ut now with Microsoft making these investments in SharePoint becomes more central to the Microsoft portfolio, and we’re all hooked on this idea of Teams, like Teams adoption has just exploded in the last year, right? You start to ask yourself the question of, Okay, well, I’m going to standardize on Microsoft. And I need a, you know, a digital workplace to bring all this together, but is Microsoft good enough, right? And that’s when you say, yes, Microsoft from the standpoint of centralizing my, you know, personal productivity portfolio and access all these other things.

But I still need this digital workplace to bring it all together and create that fully branded destination experience for our employees. So this is where you have this big shift. And when this happens, it changes the collaboration dynamic inside of an organization, because it eliminates many of the issues of the old way of working, which was adding additional disparate tools upon tools, which just created data silos and made it difficult to find information. But now, what happened is organizations are just in the process of figuring out, how do I consolidate? How do I simplify because employee experiences become so important? And that’s been tied back to productivity.

So that in a quick kind of roundabout way is this history in the last three years say that will all kind of came to a head during the pandemic as to what we’re seeing now?

William 7:28
Yeah, and the wonderful part is the pandemic sped all this stuff up. Like we were going to get there and Microsoft with the different products for sure. They were going to get there. It might have taken a little bit longer, but like Teams today, versus maybe Teams in December of 19, they were lightyears apart from one another.

Mike 7:48
Exactly, exactly. And you’re right like this whole the remote work. And it forced us into struggling our way through it, instead of what you’re seeing now is this more planned change management because we have the time now to try.

William 8:07
So let’s talk collaboration. So we used to be in an office, we’d sit next to each other, we’d go into a conference room, we collaborate. There’s a wipe-off board. Yeah, somebody might have a laptop or I might be taking notes. Oh, we just kind of stood in front of each other and talked and brainstormed and you know, wrote things down and we went off, made project plans, and went and did our bit.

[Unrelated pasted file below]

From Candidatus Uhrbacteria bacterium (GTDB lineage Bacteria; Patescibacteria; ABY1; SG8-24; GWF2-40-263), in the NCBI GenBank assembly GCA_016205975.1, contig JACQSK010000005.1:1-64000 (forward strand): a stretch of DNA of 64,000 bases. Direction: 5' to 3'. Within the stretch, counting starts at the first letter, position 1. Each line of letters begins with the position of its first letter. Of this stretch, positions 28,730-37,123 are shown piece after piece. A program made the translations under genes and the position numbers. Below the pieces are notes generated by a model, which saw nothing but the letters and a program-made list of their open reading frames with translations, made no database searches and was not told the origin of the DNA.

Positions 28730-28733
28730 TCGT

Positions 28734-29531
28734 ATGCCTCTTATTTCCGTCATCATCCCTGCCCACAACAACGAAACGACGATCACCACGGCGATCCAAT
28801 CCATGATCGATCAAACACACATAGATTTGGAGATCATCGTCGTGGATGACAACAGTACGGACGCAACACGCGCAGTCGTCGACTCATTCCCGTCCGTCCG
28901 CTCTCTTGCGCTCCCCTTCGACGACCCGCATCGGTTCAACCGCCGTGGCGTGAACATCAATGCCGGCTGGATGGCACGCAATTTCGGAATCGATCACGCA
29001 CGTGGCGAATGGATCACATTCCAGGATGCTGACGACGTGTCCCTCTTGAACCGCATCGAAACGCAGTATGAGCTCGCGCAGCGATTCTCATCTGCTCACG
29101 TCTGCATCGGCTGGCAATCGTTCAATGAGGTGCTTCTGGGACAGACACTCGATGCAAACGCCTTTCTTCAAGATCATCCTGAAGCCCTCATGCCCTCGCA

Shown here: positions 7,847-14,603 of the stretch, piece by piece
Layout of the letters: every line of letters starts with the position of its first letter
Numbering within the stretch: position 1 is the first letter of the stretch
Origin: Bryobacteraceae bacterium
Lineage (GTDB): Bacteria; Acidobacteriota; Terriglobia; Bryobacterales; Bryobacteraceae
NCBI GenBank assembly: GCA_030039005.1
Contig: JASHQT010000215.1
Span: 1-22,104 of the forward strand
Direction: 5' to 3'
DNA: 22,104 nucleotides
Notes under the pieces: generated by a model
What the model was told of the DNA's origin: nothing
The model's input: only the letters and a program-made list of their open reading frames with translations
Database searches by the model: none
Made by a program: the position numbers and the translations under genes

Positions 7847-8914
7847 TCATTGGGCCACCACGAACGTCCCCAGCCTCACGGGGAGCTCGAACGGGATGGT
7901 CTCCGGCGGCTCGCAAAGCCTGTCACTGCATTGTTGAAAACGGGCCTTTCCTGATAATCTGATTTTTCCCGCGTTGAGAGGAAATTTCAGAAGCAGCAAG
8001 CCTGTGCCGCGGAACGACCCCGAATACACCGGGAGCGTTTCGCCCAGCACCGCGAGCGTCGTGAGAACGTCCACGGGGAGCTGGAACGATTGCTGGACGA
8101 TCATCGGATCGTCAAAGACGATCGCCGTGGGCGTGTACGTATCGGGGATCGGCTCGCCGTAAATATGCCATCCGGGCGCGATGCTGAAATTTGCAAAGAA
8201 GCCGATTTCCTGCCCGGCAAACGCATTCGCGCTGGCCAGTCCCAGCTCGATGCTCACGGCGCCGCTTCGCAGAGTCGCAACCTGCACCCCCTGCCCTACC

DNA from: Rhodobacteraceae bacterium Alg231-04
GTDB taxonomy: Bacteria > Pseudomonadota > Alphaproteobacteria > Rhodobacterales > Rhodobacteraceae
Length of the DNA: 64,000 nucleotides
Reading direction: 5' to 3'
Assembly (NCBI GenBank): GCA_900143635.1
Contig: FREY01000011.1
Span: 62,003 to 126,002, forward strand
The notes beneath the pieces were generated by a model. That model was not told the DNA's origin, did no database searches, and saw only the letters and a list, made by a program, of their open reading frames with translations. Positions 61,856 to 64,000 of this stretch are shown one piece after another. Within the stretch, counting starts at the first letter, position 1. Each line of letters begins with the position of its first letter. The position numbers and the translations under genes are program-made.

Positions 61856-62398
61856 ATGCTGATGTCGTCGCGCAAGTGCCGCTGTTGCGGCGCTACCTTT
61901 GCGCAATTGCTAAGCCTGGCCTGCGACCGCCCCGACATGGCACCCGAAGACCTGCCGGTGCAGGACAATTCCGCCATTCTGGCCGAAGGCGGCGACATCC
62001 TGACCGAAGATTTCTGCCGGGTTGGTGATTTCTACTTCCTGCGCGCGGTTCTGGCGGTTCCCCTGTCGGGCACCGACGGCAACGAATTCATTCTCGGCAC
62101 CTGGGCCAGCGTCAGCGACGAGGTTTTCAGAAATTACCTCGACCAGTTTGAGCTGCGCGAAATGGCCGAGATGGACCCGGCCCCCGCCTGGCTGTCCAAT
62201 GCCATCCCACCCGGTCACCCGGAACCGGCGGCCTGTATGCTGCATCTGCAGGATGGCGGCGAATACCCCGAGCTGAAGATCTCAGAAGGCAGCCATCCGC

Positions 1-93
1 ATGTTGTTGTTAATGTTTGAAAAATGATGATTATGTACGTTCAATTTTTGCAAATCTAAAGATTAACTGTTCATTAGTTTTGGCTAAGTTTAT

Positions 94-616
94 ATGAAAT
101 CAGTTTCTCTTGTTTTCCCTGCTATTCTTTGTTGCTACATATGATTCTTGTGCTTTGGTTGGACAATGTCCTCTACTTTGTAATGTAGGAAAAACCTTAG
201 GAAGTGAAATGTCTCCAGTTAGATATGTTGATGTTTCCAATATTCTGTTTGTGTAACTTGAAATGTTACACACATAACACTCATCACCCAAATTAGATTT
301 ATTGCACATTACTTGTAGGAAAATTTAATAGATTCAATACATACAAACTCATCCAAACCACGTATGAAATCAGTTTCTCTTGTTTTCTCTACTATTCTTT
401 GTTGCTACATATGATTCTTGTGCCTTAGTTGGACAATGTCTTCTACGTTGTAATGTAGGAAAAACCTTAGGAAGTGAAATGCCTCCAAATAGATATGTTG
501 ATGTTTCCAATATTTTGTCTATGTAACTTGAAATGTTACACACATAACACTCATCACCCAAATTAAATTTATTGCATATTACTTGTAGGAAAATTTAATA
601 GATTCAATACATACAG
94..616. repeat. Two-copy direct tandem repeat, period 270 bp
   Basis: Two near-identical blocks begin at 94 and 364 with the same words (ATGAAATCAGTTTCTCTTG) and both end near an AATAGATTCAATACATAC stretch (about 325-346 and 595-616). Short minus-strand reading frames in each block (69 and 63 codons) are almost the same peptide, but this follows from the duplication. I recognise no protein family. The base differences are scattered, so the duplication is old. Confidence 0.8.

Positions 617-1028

So okay, well, March, March 13 of 2020, well, all that’s gone. Can’t do that anymore. How do we – how did we get into collaboration in the pandemic? So what happened that just kind of threw us? And then because we really want to talk about is okay, after all of this stuff. When we go back to some type of hybrid model? What do we need to be thinking about collaboration in the future? How do we need to be rethinking collaboration?

Mike 9:00
Yeah, it’s a good question. You’re right, like that hybrid model is the thing that is on most people’s mind, because we’re a year into this now. And we’ve seen several, you know, mid to large-sized organizations announced that they’re going to enable remote work flexibility and even allow permanent remote work for some employees. And in the smaller organizations. It’s even more than that, right? So it brings the large change management and cultural shifts in how we work and the big questions that we’re asking – you’re right because you can no longer huddle up the same way that we used to.

You know, organizations now are looking at supporting collaboration, but also right at the beginning, how do we welcome and onboard new employees? How do we celebrate you know, our successes and milestones, or even celebrate life events like birthdays? It’s, it’s one of those parts where you say, Okay, well, it’s not connected to collaboration, but it’s part of the employee experience. So it’s an important question. And that needs to get answered. And then you start looking at some of the more productivity-focused types of views around how do we work across additional time zones.

Because this is happening more and more now, right, as people leave the city, and, you know, how do we bring together different cultures? Because again, now you’re in this mindset of hire the best not hire the closest geographically to you. And then, you know, other questions around, you know, kickoff meetings for projects and checkpoints. But you know, what, we have all these new questions, we still have all these old questions on how do I find information in people with expertise in order to do my job or solve a problem? What tool do I use to communicate, project updates or share important news?

How do we ensure that employees are engaged and happy? And, you know, the one thing that every organization saw is when this all hit access to the internet skyrocketed. And that’s exactly the right behavior.

Because in times of uncertainty, you only want people look for a place to get information and a source of truth. But unfortunately, as so many people realize, organizations had invested the time or the resources into maintaining that intranet experience. So the whole thing was a mess. And, you know, all of those questions posed around, how do you know do certain things around welcome employees or celebrate or doing things like that? All of that stuff.

Now, what we’re seeing is, it’s becoming more and more centralized, in the digital workplace, as people integrate with the appropriate tools and systems, they’re trying to get away from this hopping mentality of, I go there to do that. And I go there to do that. If we want you to say, No, you come here, and you can facilitate all of those different things directly from here.

William 11:57